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Analyzing the Performance of the Morningstar Sustainability Indexes

Sustainability indexes score well on returns, volatility, quality, and financial health

This post was updated on March 12, 2018, to reflect data through Dec. 31, 2017.

 

Dan Lefkovitz

 

When it comes to investing according to environmental, social, and governance (ESG) criteria, investors often worry about potential performance loss. Jon Hale, Morningstar’s head of sustainability research, has looked at the track records of sustainable investment funds and concluded that investors need not fret.

We recently studied the performance of the Morningstar Sustainability Index family and observed that sustainability does not appear to be a drag on performance at the market level either. Of the 20 equity indexes in Morningstar’s Global Sustainability Index family, 16 have outperformed their non-ESG equivalents over their lifespan. It is critical to note, however, that sustainability screens cause divergence from overall market exposure. They will add value during some periods and subtract in others. In recent years, the ESG indexes have outperformed in Europe and Asia but underperformed in the U.S. equity market.

What is the Morningstar Sustainability Index family?

Morningstar’s ESG indexes are methodologically aligned with the Morningstar Sustainability RatingTM for funds. The sustainability indexes select the highest-scoring companies on ESG as rated by researcher Sustainalytics, then weights them by market capitalization. They exclude companies experiencing severe controversies as well as companies involved with tobacco and controversial weapons, such as land mines. Weights in regions and sectors are kept within two percentage points of their non-ESG benchmarks.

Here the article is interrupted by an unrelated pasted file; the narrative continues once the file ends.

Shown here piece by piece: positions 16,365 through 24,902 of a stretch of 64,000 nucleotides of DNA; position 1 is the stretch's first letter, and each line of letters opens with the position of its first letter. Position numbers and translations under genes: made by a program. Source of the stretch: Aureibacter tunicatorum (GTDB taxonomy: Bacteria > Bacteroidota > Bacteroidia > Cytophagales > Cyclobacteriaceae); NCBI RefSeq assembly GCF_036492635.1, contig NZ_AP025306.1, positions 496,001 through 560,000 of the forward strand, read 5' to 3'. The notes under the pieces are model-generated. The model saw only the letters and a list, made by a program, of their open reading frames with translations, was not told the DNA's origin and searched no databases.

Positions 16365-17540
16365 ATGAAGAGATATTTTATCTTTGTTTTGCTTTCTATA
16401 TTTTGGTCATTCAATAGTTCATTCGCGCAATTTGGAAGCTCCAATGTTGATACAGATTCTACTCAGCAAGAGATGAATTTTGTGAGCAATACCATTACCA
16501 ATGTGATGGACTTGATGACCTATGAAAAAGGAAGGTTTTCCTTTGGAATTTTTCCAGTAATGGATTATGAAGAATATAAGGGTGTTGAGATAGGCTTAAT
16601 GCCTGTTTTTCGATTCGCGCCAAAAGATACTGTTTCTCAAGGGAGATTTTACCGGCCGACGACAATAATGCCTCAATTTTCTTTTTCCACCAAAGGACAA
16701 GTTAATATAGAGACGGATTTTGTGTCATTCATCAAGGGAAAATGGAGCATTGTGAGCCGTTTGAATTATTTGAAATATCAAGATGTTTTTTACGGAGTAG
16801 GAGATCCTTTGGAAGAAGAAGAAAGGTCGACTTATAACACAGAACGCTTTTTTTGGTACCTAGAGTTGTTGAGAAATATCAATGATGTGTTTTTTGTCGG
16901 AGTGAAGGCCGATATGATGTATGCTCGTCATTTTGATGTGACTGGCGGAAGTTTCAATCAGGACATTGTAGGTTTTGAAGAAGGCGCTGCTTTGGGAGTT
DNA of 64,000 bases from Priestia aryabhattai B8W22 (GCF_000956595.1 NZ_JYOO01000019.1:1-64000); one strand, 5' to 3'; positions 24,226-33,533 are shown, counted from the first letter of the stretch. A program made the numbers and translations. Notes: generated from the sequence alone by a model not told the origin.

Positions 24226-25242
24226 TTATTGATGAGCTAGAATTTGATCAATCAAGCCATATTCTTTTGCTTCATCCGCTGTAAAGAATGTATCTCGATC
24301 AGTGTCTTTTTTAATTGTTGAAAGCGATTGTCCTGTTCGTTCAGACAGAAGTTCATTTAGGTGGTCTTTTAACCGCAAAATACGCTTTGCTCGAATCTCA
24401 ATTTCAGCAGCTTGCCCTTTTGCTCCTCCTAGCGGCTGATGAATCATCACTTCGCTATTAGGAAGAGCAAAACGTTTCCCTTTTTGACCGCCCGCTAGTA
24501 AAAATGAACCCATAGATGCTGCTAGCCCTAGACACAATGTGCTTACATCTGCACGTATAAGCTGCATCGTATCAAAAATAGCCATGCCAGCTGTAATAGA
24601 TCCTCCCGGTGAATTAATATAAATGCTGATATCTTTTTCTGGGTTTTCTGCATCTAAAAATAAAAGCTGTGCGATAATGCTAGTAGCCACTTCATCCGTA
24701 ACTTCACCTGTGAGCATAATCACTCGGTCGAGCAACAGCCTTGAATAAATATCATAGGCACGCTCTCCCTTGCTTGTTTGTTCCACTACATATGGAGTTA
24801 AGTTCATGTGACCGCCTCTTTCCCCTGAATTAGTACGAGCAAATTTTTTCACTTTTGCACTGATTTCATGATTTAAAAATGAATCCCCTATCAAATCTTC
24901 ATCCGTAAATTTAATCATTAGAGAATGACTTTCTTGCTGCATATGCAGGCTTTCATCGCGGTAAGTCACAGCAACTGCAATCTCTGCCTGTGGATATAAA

Morningstar Sustainability Index family results

Because Sustainalytics does not comprehensively cover smaller caps, the parent indexes for the Morningstar Sustainability Index family are large- and mid-cap focused. Returns are examined in U.S. dollars only for the purposes of apples-to-apples comparison. The indexes overlap. For example, the constituents of the Morningstar US Market Index consume more than 50% of the Morningstar Global Markets Index weight.

As displayed below, 16 of 20 sustainability indexes best their non-ESG equivalents.

Sustainability favors less volatile, competitively advantaged, financially healthy companies

The members of the Morningstar Sustainability Index family tend to select companies that are less volatile and have stronger competitive advantages and healthier balance sheets than their non-ESG equivalents. This analysis relies on the Morningstar Global Risk Model, specifically the Volatility, Economic Moat, and Financial Health risk factors.

Sustainability screens add value during some periods, subtract in others

It’s likely that the biases toward Economic Moat and Financial Health will be more enduring than performance trends. The results of this risk model analysis are consistent with other Morningstar studies written by Jon Hale and Natalia Wolfstetter, a Morningstar manager research director.

Performance, for its part, is highly time-period dependent. Sustainability screens will add value in some time periods and detract during others.

Just look at annual returns for the Morningstar Global Markets Sustainability Index versus its non-ESG equivalent. 

This research was conducted using Morningstar Direct. If you’re a user, you have access. If not, take a free trial.

Read the full research paper “Does Investing Sustainably Mean Sacrificing Return?”

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